Blake and Katy's journey to reach the students of Dublin. 

St. Patrick - Who Was He Really?


Since it's St. Patrick's Day and we are missionaries to Ireland, I feel a duty to share a few thoughts on who St. Patrick really was and why he is so important. 

Who is St. Patrick and what did he do? Some say he chased all the snakes off The Emerald Isle (it is true that there are no snakes there). Some apparently think St. Patrick was a binge drinker and celebrate accordingly. Here's a bit of the real St. Patrick for you.

First off, he wasn't Irish. Around the late fourth century Patrick was born in (what is now) England. At the age of sixteen he was taken by a band of Celtic pirates, taken to Ireland, and sold into slavery. For six years he tended to the cattle of a tribal chief, Miliuc. Day and night he was out in the fields, living with cattle. 

Being raised Catholic he knew there was a God (although he ridiculed the clergy), but through his isolation in nature he began to truly experience the presence of God in a life-changing way. It is said that he would pray up to 100 times per day. He grew to understand the Irish culture and began to love his captors.

One night Patrick heard a voice telling him, "You are going home. Look! Your ship is ready!" The next morning, just before dawn, he walked to the coast, saw the ship, bartered his way on, and sailed home to (what is now) Britain. After his miraculous freedom from slavery, Patrick trained for the priesthood and was given a parish in England.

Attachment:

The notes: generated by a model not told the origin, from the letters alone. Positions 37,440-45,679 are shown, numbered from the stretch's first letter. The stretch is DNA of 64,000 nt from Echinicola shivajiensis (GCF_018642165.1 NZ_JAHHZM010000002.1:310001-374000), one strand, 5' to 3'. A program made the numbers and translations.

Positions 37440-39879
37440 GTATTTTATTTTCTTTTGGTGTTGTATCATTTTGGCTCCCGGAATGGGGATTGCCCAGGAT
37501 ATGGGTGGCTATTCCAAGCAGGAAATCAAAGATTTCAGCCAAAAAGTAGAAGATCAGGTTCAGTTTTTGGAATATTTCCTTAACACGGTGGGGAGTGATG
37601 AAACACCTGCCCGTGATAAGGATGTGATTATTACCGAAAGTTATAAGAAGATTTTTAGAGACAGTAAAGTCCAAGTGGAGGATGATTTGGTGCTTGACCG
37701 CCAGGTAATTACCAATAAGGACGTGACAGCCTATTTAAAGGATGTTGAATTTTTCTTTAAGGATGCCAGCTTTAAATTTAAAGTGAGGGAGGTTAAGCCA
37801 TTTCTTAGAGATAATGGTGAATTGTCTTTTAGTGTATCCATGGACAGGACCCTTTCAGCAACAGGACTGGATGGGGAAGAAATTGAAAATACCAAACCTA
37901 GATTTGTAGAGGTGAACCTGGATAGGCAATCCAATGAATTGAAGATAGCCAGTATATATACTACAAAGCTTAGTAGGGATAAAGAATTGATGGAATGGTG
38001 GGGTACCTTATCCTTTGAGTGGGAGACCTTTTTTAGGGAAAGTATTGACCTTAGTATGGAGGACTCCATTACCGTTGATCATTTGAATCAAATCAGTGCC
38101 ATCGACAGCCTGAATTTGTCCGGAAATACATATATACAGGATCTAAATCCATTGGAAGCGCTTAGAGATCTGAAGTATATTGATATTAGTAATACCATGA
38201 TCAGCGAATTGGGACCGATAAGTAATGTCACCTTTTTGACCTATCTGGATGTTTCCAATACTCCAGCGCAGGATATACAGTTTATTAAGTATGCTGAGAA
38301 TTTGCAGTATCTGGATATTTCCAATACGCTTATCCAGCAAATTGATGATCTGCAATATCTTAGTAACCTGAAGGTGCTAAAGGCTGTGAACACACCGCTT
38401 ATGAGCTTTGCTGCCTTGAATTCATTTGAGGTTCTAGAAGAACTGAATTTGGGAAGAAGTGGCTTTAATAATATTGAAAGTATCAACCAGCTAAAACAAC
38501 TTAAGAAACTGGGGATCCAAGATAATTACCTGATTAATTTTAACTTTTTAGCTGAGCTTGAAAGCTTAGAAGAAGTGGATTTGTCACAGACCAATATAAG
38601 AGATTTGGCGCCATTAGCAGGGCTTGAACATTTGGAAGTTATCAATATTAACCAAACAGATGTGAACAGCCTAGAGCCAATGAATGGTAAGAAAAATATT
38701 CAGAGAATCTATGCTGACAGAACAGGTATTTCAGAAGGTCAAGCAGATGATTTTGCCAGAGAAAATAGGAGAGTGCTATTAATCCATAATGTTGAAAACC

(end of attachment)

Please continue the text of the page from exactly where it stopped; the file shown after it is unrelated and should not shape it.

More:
At the age of 48 (beyond the life expectancy of a man at this time), he had a dream. An angel, Victor, approached him with letters from his former captors in Ireland. He imagined their voices crying out, "We appeal to you, holy servant boy, to come and walk among us." Patrick knew God was calling him back to Ireland. At 48 years old, he became history's first missionary bishop to the very people who had enslaved him as a young boy.

Patrick's mission was assumed by most to be impossible. However, having been a slave to them, he understood the Irish, their language, their struggles, and their ways. Out of Ireland's 150 tribes, 30-40 became predominantly Christian. He ordained around 1000 priests and planted about 700 churches. In fact, he was one of the first public figures to speak and campaign against slavery. By the end of his lifetime (or soon after), the Irish slave trade came to a halt. St. Patrick launched an entire movement.

I see three interesting points in St. Patrick's transformation as a slave.

  1. God brought Patrick closer to Him.
  2. God educated Patrick in the ways of the Irish in preparation for his future ministry.
  3. God gave Patrick a love and a passion for the very people who enslaved him.

God wants to use us, if we are willing. No matter what our circumstances are God will draw us close to him, He will prepare us for what He has called us to do, and He will give us a passion and love for the people to whom we are called.

In Dublin, St. Patrick's cathedral stands proud, beautiful, grand...It represents who St. Patrick was to the Irish. Today, let's remember him for who he really was. A man. A man willing to let God use him to change a nation.

Are you willing?

Most of the information about St. Patrick in this blog came from   The Celtic Way of Evangelism   (Hunter) and   How the Irish Saved Civilization  (Cahill).

Most of the information about St. Patrick in this blog came from The Celtic Way of Evangelism (Hunter) and How the Irish Saved Civilization(Cahill).